- We expect the Ioniq 6 to cost in the low $40,000 range, but Hyundai didn’t give any hints about pricing.
- The Ioniq 6 will be offered with three engines, one of which will have a range of 340 miles between charges.
- It will be available next spring.
Hyundai’s next electric car will be a stunning, agile sedan with a range of up to 340 miles on a charge. The company officially unveiled the 2023 Hyundai Ioniq 6 at the Los Angeles Auto Show this week.
That’s what makes the car’s signature, swoopy sound all-new. But you may have seen the pictures before. Hyundai has been teasing the midsize sedan for months now, with reveal event after reveal event. Micah Muzio has gone to Korea to drive it.
That was the global introduction of the car. But automakers change cars to suit the laws and tastes of different markets. This week’s event showed off the Ioniq 6 that we’ll have in the US when it goes on sale next spring.
The price is still a mystery
Hyundai revealed everything but the price, which was hard to predict. Most of the electric vehicles (EVs) released by mainstream automakers this year carried price tags in the US$40,000 range.
They’re starting to go downhill—Chevrolet planned one at $30,000. But because Hyundai makes its electric cars outside of North America, it doesn’t qualify for the $7,500 federal tax incentive. That may force Hyundai to lower the price, if possible, to stay competitive with US-made cars.
The company is building an electric vehicle plant in Georgia but has not said if it will make the Ioniq 6.
Three engines, three range options
Address grab number is range. Next spring, you’ll be able to buy an Ioniq 6 with up to 340 miles of range.
Not all of them will have this number. Hyundai will offer the car with a choice of three engines, and buyers can swap in a combination of power.
The Discount model will use a single motor on the rear axle, getting 149 horsepower and 258 lb-ft of torque. It has a smaller 53.0-kilowatt-hour (kWh) battery, and though Hyundai has revealed range numbers for every other Ioniq 6, it’s keeping that number quiet for now.
The step-up provides 225 horsepower, which also comes from a single rear-mounted engine. It uses a 77.4 kWh battery pack and gets that flagship – 340 miles of range on a charge. That’s longer than any Tesla Model 3 except for the Long Range, which Tesla is announcing but not currently building. The longest-range Model 3 you can order today, the Model 3 Performance, comes with a range of 315 miles.
The higher-powered model uses a two-wheel-drive four-wheel-drive engine with 320 horsepower and a range of up to 310 miles. Hyundai says one can go from 0-60 mph in “less than five seconds”—a figure only sports cars could claim not so long ago.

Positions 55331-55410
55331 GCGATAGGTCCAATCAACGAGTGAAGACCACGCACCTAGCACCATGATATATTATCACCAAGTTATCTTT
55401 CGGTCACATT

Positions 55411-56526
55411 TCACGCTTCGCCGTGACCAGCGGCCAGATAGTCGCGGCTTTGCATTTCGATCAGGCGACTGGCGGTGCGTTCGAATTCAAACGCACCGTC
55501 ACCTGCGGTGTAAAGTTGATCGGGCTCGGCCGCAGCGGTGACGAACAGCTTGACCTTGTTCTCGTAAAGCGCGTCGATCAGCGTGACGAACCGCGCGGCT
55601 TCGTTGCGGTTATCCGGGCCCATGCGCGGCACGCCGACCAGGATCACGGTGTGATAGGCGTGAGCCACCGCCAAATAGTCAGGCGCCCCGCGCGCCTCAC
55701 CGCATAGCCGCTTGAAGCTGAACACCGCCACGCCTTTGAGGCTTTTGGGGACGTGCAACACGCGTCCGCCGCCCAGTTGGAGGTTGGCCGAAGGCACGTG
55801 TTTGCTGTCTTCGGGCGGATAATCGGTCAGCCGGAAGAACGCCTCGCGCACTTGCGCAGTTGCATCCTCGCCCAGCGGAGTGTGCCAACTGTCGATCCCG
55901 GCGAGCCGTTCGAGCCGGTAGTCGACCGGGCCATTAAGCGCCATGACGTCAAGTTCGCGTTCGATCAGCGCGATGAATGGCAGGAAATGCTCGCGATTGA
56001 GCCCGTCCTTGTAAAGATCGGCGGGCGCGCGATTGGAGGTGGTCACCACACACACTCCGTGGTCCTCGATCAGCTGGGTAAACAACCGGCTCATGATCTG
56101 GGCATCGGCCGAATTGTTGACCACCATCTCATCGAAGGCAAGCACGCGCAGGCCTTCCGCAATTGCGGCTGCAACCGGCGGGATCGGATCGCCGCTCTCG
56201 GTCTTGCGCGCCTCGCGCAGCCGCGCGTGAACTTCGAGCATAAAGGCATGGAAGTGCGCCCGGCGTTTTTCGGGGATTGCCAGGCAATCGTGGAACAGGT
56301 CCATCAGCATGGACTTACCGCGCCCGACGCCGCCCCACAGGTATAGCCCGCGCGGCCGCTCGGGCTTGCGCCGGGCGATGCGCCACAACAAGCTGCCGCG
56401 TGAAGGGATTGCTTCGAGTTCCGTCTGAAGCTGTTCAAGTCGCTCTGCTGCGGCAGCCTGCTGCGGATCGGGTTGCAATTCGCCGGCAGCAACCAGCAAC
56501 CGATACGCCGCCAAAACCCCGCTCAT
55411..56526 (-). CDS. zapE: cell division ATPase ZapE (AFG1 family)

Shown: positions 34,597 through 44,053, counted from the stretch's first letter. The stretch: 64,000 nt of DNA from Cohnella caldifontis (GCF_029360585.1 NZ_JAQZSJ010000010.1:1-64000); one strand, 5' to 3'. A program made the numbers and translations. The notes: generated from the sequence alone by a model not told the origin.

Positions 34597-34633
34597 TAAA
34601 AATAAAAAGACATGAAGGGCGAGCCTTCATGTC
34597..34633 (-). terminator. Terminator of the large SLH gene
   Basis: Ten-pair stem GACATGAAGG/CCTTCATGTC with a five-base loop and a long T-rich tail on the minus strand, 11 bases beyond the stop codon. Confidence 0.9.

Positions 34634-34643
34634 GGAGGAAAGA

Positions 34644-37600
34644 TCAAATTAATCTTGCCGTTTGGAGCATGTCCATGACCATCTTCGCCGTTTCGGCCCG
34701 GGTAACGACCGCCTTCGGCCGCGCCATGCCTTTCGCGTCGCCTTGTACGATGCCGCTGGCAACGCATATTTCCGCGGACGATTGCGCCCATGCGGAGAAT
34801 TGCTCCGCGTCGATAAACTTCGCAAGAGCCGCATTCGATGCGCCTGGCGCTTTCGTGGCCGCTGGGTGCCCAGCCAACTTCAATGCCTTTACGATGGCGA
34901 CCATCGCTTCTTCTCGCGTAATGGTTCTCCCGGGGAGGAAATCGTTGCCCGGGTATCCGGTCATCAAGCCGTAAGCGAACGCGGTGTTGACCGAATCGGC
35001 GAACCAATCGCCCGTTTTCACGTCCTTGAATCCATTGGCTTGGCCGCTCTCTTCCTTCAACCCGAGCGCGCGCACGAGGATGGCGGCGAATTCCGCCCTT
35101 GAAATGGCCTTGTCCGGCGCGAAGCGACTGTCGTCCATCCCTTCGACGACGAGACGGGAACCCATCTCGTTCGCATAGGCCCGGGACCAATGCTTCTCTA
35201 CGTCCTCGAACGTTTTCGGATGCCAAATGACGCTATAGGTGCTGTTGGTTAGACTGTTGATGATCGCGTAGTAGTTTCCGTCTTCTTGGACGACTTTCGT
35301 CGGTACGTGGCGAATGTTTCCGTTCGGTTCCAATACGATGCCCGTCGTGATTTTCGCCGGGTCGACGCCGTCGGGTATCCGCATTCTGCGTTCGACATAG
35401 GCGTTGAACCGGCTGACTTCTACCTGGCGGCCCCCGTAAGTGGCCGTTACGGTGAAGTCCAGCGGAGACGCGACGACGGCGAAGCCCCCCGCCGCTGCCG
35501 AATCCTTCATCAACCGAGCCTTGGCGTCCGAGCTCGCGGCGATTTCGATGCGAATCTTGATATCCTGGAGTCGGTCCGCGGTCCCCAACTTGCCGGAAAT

The company says the Ioniq 6 can charge from 10% to 80% of its battery in just 18 minutes when connected to a Level 3 DC fast charger. However, these chargers are relatively rare. In real numbers, it will take about 7 hours to charge a level 2 home charger.
Electric cars are still a relatively new technology, and automakers are still working to make them more efficient. Hyundai has a new trick we haven’t seen before with the Ioniq 6. If you use its navigation system to find charging stations, it heats up the battery to the optimum temperature for fast charging so you get the most out of that charger when you get there.
Hyundai says this navigation system can plan longer routes to take advantage of chargers and even track which chargers are along your route (an annoyingly common problem). We’ve asked for more details on how this functionality works.
Distinctive looks and curvy have function
The Ioniq 6 feels like a typical exercise with its unusually slippery shape. But this shape has a function beyond turning heads in traffic.
Hyundai says it has a drag coefficient of 0.22—a number we usually associate with exotic supercars. This is part of how the Ioniq 6 gets more range and has nearly the same mechanical bits as its cousin, the Ioniq 5.
Hyundai reps couldn’t help but point out that the figure is 0.21 outside the United States. And in other markets, small cameras replace side mirrors. US regulations require physical side mirrors.
Another distinguishing feature of the exterior are the lights. Hyundai says the car has more than 700 parametric pixels inside and out. Outside, small squares make up the vehicle’s lighting. Headlights, taillights, indicators – all made up of many small boxes like an 8-bit graphic. It contrasts beautifully with the car’s unusual curves and exudes a funky, futuristic feel.
This is what we imagined cars would look like in the future when we all had Atari Walkman game consoles with orange foam ear pads.
Cabin clean and simple
Inside, the design language is elegant and simple. Two pairs of identical screens — 12.3-inch, landscape-mounted — sit side by side, serving as the driver’s instrument panel and the central infotainment screen. Window switches are located on the center console (Hyundai says that increases storage space in the doors. Maybe, but it also uses fewer wires and makes manufacturing easier).
This lighting theme carries over into the interior. Hyundai says the interior lights can be set to 64 different colours.
Hyundai says the speakers will produce a “virtual drive sound called Electric Active Sound Design, or e-ASD” to provide unique in-cabin driving sounds and the ability to adjust volume. We’ve seen electric vehicle designers use everything from engine-like noises to music composed by Hans Zimmer, so we can’t wait to see what Hyundai thinks an electric vehicle should sound like.